Photo: Caravelle, from Airliner-pics.com.
There isn't much available about this crash other than it was an electrical equipment fire that spread faster than the crew could react. It is cited by a U.S. Advisory Circular, AC 120-80 as having become non-survivable in 26 minutes. This mishap with six more to follow gave birth to the idea a cabin fire must be put out in four minutes or it can't be, the aircraft must be landed in fourteen minutes or less or it won't be under the pilot's control when it does. More about this: Abnormal Procedures / Fire.
What follows are quotes from the sources listed below, as well as my comments in blue.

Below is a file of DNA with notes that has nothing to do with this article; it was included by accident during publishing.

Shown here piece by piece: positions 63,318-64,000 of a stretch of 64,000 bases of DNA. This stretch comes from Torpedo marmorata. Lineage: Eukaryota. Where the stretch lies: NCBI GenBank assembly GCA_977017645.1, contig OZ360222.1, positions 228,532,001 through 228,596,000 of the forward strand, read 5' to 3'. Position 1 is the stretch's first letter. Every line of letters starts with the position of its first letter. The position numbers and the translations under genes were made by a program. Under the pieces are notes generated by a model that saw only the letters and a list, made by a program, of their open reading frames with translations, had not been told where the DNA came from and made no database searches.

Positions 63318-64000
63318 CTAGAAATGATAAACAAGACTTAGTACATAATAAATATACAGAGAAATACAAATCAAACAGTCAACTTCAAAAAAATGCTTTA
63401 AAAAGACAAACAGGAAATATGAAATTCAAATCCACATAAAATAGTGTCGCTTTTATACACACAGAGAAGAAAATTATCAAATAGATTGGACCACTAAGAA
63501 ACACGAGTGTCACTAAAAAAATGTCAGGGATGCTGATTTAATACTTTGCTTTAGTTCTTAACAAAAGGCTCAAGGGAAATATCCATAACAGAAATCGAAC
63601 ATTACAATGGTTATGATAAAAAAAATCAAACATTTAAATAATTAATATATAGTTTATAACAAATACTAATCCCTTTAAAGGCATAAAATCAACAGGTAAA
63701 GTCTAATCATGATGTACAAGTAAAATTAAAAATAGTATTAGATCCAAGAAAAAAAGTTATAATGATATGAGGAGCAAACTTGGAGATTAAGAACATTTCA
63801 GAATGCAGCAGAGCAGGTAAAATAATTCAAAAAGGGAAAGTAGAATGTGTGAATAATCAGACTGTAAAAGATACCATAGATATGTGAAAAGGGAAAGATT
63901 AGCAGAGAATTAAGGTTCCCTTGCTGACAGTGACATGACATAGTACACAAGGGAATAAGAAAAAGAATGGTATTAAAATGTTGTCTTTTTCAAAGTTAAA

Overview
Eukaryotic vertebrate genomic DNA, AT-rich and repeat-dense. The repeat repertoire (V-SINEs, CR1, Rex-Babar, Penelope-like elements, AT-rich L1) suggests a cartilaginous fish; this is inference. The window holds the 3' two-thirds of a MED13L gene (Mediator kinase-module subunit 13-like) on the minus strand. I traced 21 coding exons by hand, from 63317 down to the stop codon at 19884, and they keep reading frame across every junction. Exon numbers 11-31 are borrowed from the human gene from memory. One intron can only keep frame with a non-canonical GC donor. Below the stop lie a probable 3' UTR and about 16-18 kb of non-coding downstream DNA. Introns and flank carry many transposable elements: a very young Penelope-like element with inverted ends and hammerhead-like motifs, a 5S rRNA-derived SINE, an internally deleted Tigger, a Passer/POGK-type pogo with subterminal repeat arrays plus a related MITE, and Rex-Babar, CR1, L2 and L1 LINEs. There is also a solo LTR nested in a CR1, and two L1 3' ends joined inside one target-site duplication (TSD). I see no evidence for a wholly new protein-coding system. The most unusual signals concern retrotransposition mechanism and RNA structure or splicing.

[Sud Aviation] The aircraft arriving from Marseille crashed near Bisakra. A fire broke out in the electrical compartment during cruise flight and forced the crew to perform an emergency landing at Hassi Messaud but the plane crashed in flames killing 35 of the 37 occupants. The pilot in command was the chief-pilot of Air Algérie.
Cause of fire not documented.
Regardless of the source of the fire, pilot procedures should prioritize getting the aircraft on the ground first, fighting the fire if possible second. This incident, with several others, led to the publication of Advisory Circular 120-80 and the belief that if you don't get the airplane on the ground in fourteen minutes or less, you may not be able to on your own terms.
Advisory Circular 120-80, In-flight Fires, 1/8/04, U.S. Department of Transportation